Time for another FAQ post. This is just a combination of some of the questions I get sent to me about blogging.
See the other two posts here:
I’ve been sent products from the US and I’ve been left a card saying I have to pay an import tax fee, what should I do?
Ah, I’ve had this before and I just left it to the Post Office and I expect it eventually got returned to sender.
I think the first thing you should do is e-mail the company who has sent the products and ask if they can cover the fee for you, which is around £11 I think?
If they’re not willing to pay, you can either not pick it up, or pick it up if you really want the products – that part is up to you.
Just be honest with the contact who has arranged for this to be sent out and take it from there.
A brand wants to work with me and is asking what benefits I can give them, how should I respond?
Well, first of all – what can they offer you? Unless they are paying you, or giving you a gift that’s high value, I’m not sure they should be asking you things like this. I mean, they can, but in my experience when I’ve been asked for details like this, they become hard work and very specific about how they want the review, when, what links, shares no social etc.
Honestly, if it was for something free I would be reluctant to reply because it would take a lot of time to put together a pitch e-mail – which sounds like what they want – and they could just view my blog, see my comment engagement, view my social media and such there and then.
It might be handy to have a media pack available for instances like this.
Generally, you should include things like:
- Readers age/location is idea for their products.
- Your social media following and how you can promote them there.
- Possibly your monthly page views.
- Examples of similar posts you’ve done in the past.
My blog isn’t very popular but I’ve had a chance to become a regular blogger on another blog. I see a lot of bloggers saying services should not be provided for free. I’m not sure how to discuss it with the blog in question and if I am popular enough to be charging etc
Well, this is a hard one. I think the first thing you need to do is just ask if they have a budget then take it from there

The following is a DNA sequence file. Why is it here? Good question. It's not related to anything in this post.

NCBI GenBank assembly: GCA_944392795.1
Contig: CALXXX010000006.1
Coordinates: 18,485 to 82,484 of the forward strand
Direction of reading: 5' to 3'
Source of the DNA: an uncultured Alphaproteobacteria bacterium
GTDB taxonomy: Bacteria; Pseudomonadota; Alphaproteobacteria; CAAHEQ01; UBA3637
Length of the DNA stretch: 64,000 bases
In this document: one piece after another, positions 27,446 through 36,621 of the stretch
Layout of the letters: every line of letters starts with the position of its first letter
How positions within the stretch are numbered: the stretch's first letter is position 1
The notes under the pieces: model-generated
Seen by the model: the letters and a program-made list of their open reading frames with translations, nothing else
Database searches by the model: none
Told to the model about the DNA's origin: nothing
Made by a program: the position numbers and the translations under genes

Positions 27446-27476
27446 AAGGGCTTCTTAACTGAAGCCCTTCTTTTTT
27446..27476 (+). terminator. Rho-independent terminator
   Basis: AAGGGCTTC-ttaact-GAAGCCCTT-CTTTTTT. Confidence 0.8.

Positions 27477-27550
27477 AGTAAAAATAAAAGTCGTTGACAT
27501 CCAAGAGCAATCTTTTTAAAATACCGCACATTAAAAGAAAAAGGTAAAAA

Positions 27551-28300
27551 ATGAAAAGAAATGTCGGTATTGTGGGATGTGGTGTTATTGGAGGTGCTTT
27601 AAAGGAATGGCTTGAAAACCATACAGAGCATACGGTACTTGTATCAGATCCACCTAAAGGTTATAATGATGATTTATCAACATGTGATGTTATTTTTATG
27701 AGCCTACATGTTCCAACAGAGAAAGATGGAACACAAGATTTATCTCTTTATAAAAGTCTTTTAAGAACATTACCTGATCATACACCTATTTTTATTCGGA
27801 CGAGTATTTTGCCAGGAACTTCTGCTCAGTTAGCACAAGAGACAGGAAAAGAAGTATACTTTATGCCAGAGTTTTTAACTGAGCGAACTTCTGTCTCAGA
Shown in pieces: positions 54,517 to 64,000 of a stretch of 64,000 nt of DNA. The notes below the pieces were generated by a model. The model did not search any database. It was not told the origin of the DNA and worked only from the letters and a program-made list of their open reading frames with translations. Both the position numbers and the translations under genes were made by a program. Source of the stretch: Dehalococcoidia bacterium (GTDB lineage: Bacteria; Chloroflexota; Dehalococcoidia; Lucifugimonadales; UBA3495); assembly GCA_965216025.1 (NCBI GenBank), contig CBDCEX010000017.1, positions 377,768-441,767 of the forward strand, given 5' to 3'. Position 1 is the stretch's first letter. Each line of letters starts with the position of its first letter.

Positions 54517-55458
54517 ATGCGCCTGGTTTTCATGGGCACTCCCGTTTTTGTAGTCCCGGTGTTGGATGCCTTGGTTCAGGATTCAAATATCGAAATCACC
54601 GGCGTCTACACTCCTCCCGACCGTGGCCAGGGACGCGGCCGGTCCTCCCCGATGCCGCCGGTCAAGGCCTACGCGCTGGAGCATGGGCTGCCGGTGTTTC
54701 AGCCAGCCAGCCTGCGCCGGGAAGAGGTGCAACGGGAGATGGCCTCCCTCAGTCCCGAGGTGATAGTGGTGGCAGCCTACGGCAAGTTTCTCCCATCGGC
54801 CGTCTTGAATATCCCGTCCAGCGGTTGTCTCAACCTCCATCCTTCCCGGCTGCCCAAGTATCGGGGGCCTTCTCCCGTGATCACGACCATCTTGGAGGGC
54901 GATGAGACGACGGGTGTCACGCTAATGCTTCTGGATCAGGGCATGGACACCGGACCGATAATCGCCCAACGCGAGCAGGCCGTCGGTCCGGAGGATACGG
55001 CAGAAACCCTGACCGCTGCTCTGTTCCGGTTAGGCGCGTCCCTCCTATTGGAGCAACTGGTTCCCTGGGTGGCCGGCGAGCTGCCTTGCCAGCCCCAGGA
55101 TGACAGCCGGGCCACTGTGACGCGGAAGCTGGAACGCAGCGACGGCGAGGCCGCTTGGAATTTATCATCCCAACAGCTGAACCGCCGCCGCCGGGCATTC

If they don’t you may still want to consider writing for them if they get a lot of traffic, if they have a high DA and will let you link to your blog in your post.
If it’s a popular site that earns money and has a team of people working on it, I’d probably be annoyed about being asked to write for free, but if it’s a small site that doesn’t make money, or is ran by one person just trying to get a message out there, I’d be okay with it if I had the time.
You could always ask to submit one article and see how it goes, then decide if you want to become a regular contributor!
If you’re not getting any benefits from it, you might as well write an article and post it to your own site.
I’m confused about unique monthly visitors. How are they different to page views?
Unique Monthly Visitors, or UMV, are how many individual people have viewed your site in a month.
So, if I visit your site once, you get a new unique monthly visitor. If I visit 5 more times that month, although I am giving you page views and sessions, I’m not going to increase your unique monthly visitor.
In Google Analytics, Unique Monthly Visitors are your users. If you see in the snap below, I’ve had 9,469 UMV’s in April 2016. This has added up to 19, 530 across 13,426 sessions.
For more information about sessions, page views and how to find this information for yourself, see my post about Google Analytics basics.
If you have any questions you would like answering, just leave them below!
If you like what you see, please sign up to my newsletter below and follow me on Twitter and Bloglovin so you don’t miss out on updates!